Building A Server-Side Application With Async Functions and Koa 2 — Smashing Magazine

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build The build of the app, containing the compiled code from srcThe src directory contains the following:

  • api.js The module that defines the app’s API
  • app.js The module that instantiates and configures the Koa app’s instance
  • config.js The module that provides the configuration of the app to other modulesIf additional files or modules are needed as the app grows, we would put them in a subfolder of the src folder — for example, src/models for application models, src/routes for more modular API definitions, src/gateways for modules that interact with external services, and so on.

NPM Scripts As A Task Runner

After using Gulp and Grunt as task runners, I came to the conclusion that npm scripts are better than separate tools when working on server-side projects. One of the advantages of npm scripts is that they allow you to invoke locally installed modules as if there were globally installed. I use the following scripts, which need to be defined in package.json:

"scripts": {
  "start": "node index.js",
  "watch": "nodemon --exec npm run start",
  "build": "babel src -d build",
  "test": "npm run build; mocha --require 'babel-polyfill' --compilers js:babel-register"
}

The start script simply runs index.js. The watch script runs the start script using the nodemon tool, which automatically restarts the server whenever you change something in the app. Note that nodemon is installed as a local development dependency and does not have to be installed globally. The build script compiles the files in the src folder using Babel and outputs the results to the build folder. The test script runs the build script first and then runs tests using mocha. Mocha requires two modules: babel-polyfill, to provide runtime dependencies of the compiled code, and babel-register, to compile the test files before executing them. Additionally, presets for Babel have to be added to package.json, so that you don’t have to provide them in the command line:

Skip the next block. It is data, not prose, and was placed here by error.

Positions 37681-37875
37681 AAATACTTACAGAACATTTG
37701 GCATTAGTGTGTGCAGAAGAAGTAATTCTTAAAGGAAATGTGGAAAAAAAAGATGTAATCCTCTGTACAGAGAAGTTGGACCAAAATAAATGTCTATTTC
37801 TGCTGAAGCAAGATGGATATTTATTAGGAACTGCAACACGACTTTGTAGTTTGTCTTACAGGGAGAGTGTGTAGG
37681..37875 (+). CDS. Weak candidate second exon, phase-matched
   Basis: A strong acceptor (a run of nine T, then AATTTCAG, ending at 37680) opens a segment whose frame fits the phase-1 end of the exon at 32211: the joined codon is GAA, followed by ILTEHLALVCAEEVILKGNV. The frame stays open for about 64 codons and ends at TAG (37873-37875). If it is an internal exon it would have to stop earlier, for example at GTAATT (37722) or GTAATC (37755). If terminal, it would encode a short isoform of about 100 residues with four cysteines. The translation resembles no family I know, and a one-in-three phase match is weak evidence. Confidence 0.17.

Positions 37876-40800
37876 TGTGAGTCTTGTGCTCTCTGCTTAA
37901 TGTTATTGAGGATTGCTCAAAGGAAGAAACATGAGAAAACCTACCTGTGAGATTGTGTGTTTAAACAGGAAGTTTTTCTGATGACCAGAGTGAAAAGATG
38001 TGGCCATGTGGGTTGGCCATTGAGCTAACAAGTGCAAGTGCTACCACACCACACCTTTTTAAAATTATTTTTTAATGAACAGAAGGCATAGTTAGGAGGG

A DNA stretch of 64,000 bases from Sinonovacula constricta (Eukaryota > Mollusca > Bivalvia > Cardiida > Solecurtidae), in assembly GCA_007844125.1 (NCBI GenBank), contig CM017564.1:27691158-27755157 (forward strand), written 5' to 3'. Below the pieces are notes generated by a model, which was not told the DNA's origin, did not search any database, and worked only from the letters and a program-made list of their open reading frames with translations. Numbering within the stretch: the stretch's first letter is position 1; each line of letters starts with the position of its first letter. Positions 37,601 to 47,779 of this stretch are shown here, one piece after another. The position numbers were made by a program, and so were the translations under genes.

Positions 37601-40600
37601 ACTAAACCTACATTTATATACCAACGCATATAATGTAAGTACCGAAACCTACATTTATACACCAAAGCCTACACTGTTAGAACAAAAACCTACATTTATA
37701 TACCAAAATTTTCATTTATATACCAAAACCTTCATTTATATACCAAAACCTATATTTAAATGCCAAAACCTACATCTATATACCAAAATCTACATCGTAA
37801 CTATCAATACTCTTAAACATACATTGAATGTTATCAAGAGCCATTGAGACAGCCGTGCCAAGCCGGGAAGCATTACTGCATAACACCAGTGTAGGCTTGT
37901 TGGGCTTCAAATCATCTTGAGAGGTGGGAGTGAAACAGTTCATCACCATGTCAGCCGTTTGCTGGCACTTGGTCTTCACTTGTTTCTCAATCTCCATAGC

{
  "babel": {
    "presets": [
      "es2015",
      "stage-3"
    ]
  }
}

This preset enable all ECMAScript 2015 features, as well as features that are currently in stage 3. With this installed and configured, we can start developing the app.

The Application’s Code

First, let’s look at index.js:

const port = process.env.PORT || 4000;
const env = process.env.NODE_ENV || 'development';
const src = env === 'production' ? './build/app' : './src/app';

require('babel-polyfill');
if (env === 'development') {
  // for development use babel/register for faster runtime compilation
  require('babel-register');
}

const app = require(src).default;
app.listen(port);

The module reads two environmental variables: PORT and NODE_ENV. NODE_ENV should be either development or production. In development mode, babel-register will be used to compile modules at runtime. babel-register caches the results of the compilation and, thus, reduces the server start time, so that you can iterate faster during development. Because this module is not recommended for production use, the precompiled version from the build directory will be used in production mode. index.js is the only file of the project that will not be compiled by Babel and that must use native module syntax (i.e. CommonJS). Therefore, the app’s instance is located in the default property of the imported app module, which is an ECMAScript 6 module that exports the app’s instance as a default export:

export default app;